John Singer Sargent (1856-1925)
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John Singer Sargent was one of the most successful and gifted artists of his time. Though he is generally considered an American painter, Sargent was in fact born in Florence, Italy to American expatriate parents and spent most of his life abroad, particularly in Paris and London. He initially studied art in Italy and Germany but received some of his best training in Paris under the famous painter Carolus-Duran.
Although he only spent a year of his entire life in America, some of his best work was created there including portraits of Theodore Roosevelt and Woodrow Wilson and decoration for the Boston Public Library. He also painted a well known series of portraits of Scottish writer Robert Louis Stevenson.
Sargent was highly influenced by the work of Diego Velazquez and his work is often compared to the great master by art critics. Sargent is perhaps best known for his highly expressive portraits set in interesting landscapes and backgrounds and his portrayals of exotic beauties.
One portrait in particular, “The Portrait of Madame X” portrays the striking image of a socialite and was Sargent’s favorite, but was misunderstood in his time. When it was unveiled in the Paris Salon of 1884, it was met with great negativity and Sargent moved to London shortly thereafter out of apparent shame. The apparently arrogant stance, stark white shoulders and overall drama created in this portrait of the 23 year old Gautreau was too shocking even for a fashionable French audience.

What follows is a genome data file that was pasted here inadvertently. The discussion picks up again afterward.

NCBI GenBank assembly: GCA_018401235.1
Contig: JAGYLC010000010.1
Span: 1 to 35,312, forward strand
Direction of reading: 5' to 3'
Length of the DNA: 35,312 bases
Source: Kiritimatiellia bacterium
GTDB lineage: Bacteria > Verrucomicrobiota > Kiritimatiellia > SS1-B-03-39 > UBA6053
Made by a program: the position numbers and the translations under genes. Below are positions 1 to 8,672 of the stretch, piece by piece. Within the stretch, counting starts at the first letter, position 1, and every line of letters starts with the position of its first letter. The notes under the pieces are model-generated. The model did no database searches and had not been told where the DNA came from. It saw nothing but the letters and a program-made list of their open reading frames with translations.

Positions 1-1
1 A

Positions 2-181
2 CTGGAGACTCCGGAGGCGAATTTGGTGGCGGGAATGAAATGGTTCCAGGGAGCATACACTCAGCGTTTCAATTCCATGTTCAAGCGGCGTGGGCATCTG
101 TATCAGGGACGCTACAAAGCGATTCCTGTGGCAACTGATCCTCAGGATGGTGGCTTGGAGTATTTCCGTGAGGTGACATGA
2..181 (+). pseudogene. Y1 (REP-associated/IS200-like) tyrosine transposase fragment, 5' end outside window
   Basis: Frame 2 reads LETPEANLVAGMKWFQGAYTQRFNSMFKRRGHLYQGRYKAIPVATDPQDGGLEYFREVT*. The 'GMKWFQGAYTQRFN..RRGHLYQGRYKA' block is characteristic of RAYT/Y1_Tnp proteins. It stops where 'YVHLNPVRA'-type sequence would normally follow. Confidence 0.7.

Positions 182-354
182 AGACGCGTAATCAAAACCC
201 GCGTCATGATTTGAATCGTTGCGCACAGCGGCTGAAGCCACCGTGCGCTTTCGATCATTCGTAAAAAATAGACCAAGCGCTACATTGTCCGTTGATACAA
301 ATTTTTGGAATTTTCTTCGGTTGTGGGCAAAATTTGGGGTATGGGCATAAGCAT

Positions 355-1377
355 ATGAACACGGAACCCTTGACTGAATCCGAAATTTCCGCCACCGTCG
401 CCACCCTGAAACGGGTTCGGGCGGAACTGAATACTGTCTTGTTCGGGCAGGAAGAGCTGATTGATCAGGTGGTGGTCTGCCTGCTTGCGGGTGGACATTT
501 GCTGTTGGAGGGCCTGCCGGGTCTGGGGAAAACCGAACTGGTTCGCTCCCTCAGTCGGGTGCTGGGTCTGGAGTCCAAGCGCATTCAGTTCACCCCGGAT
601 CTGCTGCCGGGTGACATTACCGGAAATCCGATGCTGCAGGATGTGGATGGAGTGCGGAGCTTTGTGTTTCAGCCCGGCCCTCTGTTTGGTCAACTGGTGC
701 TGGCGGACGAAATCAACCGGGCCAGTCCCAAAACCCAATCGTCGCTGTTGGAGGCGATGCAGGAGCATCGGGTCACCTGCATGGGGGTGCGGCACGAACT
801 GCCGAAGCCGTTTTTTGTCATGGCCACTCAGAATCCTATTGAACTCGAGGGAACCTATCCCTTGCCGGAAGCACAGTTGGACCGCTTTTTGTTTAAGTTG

Sargent secured a number of wealthy patrons in Paris as well as London, most notably was the Pailleron family.
Just as Sargent was a resident of the world, his painting style and techniques were also varied. He cannot be easily defined into one category of painting, though he dabbled in Impressionism with his “Claude Monet Painting at the Edge of a Wood.”
Hints of Impressionism can also be seen in his portraits later on, like this one of the artists’ sister:
Sargent would probably be best described as a Realist/Impressionist, though he is truly in a class of his own. In a time when the world was becoming infatuated with Cubism, Fauvism and Impressionism, Sargent stayed true to the type of Realism that he enjoyed painting. He worked in nearly every medium on paper from oil painting to charcoal and watercolor and created numerous portraits, sketches, genre pieces and in his later years, landscapes and sculpture. It is said that after 1907 he created very few portraits, mostly focusing on other artistic endeavors in his later years.
Sargent became friends with a number of prominent artists of the day, in particular Paul Helleu. Sargent painted Helleu and his wife several times throughout their lifelong friendship.
Throughout his career Sargent managed to be a very prolific painter, leaving nearly 1,000 oil paintings, more than 2,000 watercolors and countless charcoals and sketches behind.
More than 500 of these paintings were portraits, mainly of his wealthy patrons. Sadly, his bold style of contemporary Realism wasn’t widely considered revolutionary during his lifetime and was all but dismissed. He has since been realized as one of the greatest masters of his era and appreciation for his art has been steadily on the rise.
Today most of Sargents’ work is housed in public and private collections in America and Europe, and perhaps in your own home. Still wondering about a family heirloom portrait in your possession? Contact us…it could be by John Singer Sargent.